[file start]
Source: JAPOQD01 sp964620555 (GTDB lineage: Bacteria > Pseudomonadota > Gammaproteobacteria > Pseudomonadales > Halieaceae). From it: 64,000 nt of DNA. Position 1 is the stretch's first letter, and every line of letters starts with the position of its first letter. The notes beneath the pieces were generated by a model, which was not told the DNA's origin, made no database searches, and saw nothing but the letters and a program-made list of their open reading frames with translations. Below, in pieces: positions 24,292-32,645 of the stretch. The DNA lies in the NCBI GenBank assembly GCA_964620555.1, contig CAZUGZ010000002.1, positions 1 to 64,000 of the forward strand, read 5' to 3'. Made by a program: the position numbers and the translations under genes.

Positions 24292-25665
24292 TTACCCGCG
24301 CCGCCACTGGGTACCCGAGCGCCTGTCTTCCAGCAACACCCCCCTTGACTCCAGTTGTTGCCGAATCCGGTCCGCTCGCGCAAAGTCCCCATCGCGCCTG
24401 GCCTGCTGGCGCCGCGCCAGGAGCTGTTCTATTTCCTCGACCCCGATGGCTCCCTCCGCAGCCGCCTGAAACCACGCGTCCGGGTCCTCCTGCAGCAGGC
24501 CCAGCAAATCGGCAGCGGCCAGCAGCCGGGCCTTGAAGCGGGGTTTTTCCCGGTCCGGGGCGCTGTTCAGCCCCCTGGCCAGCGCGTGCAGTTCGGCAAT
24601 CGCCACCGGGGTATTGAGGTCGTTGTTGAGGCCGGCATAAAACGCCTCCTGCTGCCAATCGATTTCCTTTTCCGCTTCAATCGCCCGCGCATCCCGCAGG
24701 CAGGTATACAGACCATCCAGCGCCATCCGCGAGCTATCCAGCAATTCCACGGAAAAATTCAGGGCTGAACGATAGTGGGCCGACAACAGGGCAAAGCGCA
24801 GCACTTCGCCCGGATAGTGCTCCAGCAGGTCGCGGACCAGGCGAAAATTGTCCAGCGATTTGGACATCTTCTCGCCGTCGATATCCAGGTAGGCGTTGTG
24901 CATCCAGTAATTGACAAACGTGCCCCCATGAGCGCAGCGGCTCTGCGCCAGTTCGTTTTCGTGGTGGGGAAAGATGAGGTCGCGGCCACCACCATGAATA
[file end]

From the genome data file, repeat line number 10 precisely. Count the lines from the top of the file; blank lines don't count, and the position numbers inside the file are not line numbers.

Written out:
24901 CATCCAGTAATTGACAAACGTGCCCCCATGAGCGCAGCGGCTCTGCGCCAGTTCGTTTTCGTGGTGGGGAAAGATGAGGTCGCGGCCACCACCATGAATA